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HomeFeather Leg Baboon Tarantula Care - Stromatopelma calceatum

Feather Leg Baboon Tarantula Care - Stromatopelma calceatum

Feather Leg Baboon Tarantula

Stromatopelma calceatum or “Featherleg baboon” has a scientific name with both Greek and Latin roots meaning “covered sole of foot” and “having shoes” and it’s not hard to see why - they have some pretty attractive feet with some wide scapulae, almost making it look like they’re wearing fuzzy boots.

Enclosure Size

As with most arboreals, we recommend an enclosure with at least two times the spider’s diagonal leg span for length and width, and at least three times the spider’s diagonal leg span for height. Stromatopelma slings do require about 1”-1.5” of a good substrate to burrow into. A vertical hide and some leaf clutter high in the enclosure is suggested to help the spider feel more secure as it decides to venture out of the ground.


A comfortable range for the Feather Leg Baboon tarantula is between 75°-82°; temperatures consistently 5 or more degrees outside of this range should be avoided for long term safety of the spider.


Humidity should be between 65%-75%, and can be achieved by misting ½ of the enclosure every week or two depending on ventilation. Mist more frequently or less frequently if you find that the substrate is drying out too quickly or staying consistently wet.


Adults reach about 2.5 inches on average, and typically reach a leg span of roughly 5 to 6 inches.


Females of this species can reach 12-15 years of age, while males will only live 3-5 years.


At time of sale most specimens are eating 3-4 hydei fruit flies a week. With size and age, they will eat larger prey (roughly the size of their carapace or smaller) and will eat less frequently. Young tarantulas should be offered food every 4-7 days; adults every 7-10 days. Never attempt to feed a freshly molted tarantula less than a week after their molt to prevent injury to the spider.


Due to their age, Stromatopelma calceatum sold by Josh's Frogs are sold as unsexed. Sexing can be done at 2.5""-3"" diagonal leg span and most accurately done by molt. Females, between the top two sets of book lungs in the molt will have a pronounced spermatheca and uterus externus that will present as a ""flap"" that will catch and open if a pin is gently run down it. Males will have just a simple slit that does not budge if manipulated.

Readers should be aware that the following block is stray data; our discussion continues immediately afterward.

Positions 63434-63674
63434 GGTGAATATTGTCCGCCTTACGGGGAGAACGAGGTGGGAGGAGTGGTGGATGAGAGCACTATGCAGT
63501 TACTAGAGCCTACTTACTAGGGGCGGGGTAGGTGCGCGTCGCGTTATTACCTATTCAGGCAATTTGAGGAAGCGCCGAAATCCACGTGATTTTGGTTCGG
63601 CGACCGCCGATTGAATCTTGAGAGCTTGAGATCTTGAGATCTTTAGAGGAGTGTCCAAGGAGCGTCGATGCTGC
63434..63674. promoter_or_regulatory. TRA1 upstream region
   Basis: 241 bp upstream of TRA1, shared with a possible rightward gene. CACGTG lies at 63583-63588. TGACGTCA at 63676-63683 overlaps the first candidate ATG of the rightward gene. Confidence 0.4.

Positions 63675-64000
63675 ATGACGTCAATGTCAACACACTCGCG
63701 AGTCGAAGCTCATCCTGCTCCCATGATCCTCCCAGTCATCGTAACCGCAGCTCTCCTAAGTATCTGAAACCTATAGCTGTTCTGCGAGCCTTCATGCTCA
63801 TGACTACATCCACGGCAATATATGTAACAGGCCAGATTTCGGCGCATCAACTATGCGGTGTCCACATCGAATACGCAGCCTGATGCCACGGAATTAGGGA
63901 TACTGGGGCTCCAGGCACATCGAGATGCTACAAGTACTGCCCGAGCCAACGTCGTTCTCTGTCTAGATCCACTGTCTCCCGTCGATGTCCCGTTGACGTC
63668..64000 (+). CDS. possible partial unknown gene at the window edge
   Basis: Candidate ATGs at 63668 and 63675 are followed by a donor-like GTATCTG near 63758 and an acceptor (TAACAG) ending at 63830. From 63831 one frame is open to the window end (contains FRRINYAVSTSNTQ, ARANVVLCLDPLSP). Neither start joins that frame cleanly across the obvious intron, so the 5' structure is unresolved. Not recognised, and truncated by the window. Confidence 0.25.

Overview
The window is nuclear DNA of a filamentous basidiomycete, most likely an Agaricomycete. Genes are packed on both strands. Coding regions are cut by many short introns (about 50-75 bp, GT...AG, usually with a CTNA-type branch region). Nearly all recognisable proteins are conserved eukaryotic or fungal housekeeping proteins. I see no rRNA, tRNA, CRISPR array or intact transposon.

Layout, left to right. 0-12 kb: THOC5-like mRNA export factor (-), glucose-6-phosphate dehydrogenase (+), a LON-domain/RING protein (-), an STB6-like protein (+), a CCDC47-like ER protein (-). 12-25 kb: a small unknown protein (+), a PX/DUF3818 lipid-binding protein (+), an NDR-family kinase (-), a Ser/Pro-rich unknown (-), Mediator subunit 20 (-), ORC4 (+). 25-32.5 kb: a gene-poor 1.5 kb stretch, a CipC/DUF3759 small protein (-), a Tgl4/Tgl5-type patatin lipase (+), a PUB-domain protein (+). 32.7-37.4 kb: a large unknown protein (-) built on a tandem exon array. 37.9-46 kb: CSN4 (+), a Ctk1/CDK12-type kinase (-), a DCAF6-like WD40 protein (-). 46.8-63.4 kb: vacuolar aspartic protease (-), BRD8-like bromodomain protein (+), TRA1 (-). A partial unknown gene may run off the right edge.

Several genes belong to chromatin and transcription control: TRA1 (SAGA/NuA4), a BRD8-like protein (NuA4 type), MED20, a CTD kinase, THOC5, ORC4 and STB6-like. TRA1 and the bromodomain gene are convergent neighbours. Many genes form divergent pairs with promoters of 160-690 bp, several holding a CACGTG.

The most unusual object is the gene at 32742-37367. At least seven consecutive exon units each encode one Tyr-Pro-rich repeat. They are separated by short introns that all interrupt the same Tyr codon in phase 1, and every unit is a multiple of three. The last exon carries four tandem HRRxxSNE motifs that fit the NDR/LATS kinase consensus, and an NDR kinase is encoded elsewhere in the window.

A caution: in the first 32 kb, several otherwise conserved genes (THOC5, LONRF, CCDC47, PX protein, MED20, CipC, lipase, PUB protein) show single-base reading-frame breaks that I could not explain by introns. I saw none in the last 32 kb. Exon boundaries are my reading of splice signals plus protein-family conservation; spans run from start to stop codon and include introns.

As slings, S. calceatum are a mottled golden brown. As they molt and age, they gradually go to their adult coloration of a flat beige-gray with a black starburst on the carapace and black patterning on the abdomen and legs. Adults have reddish setae on the legs.

Social Behavior

Stromatopelma calceatum are not social creatures, and any attempts to cohabitate will likely result in cannibalism.


Spiders for breeding purposes should remain supervised when together and should only be attempted when well fed. Mature males can be put in the enclosure of a mature female for courtship/mating. Remove male promptly after insertion is observed, or immediately if female is aggressive rather than receptive. This is best done around a month after the female molts, as a freshly molted female is less likely to molt out of a pairing.

Natural Range

Stromatopelma calceatum are found over much of West Africa.

A Few Notes:
  • One of the more popular African arboreal species, their lovely appearance as adults should not lull you into a false sense of security, these spiders do have a medically significant bite.
  • Due to the strong nature of this species’ venom, extra caution should always be taken any time the enclosure is open.
  • Preferring to stay hidden, they can occasionally be seen on daytime walkabouts during times of low traffic in the room their enclosure is in.
  • Preferring to burrow as slings and traveling upwards as they gain some size, they are among some of the easier arboreal baby tarantulas to house.
Links of Interest
  • Arachnoboards: a community of spider enthusiasts that will be able to or have already answered almost any question you can think of with regards to tarantulas.